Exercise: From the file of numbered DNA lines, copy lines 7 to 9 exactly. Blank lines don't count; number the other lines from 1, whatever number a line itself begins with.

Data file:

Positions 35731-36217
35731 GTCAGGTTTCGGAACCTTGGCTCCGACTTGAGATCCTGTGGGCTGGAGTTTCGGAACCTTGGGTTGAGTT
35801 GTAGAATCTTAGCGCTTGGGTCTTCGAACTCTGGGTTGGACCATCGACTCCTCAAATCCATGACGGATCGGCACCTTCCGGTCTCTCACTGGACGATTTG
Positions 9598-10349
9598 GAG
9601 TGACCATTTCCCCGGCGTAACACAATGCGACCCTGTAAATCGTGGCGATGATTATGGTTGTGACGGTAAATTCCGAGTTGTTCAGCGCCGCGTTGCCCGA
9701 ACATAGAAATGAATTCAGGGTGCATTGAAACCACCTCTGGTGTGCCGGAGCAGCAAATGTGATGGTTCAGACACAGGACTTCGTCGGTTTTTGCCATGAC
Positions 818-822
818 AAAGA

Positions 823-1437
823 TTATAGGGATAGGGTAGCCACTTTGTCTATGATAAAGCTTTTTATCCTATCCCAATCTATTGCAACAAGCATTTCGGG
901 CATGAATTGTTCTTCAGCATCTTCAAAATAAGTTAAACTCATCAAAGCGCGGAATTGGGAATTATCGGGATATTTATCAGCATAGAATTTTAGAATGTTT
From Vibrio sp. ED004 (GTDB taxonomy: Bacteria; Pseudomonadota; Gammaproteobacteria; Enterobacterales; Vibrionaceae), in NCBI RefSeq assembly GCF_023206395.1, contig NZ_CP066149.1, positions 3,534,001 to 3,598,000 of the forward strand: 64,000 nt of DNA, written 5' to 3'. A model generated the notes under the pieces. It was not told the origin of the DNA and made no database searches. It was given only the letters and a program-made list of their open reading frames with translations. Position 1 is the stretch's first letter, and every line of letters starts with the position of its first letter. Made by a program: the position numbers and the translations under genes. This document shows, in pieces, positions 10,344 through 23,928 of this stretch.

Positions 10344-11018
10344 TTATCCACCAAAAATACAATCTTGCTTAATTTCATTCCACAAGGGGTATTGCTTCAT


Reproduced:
9701 ACATAGAAATGAATTCAGGGTGCATTGAAACCACCTCTGGTGTGCCGGAGCAGCAAATGTGATGGTTCAGACACAGGACTTCGTCGGTTTTTGCCATGAC
Positions 818-822
818 AAAGA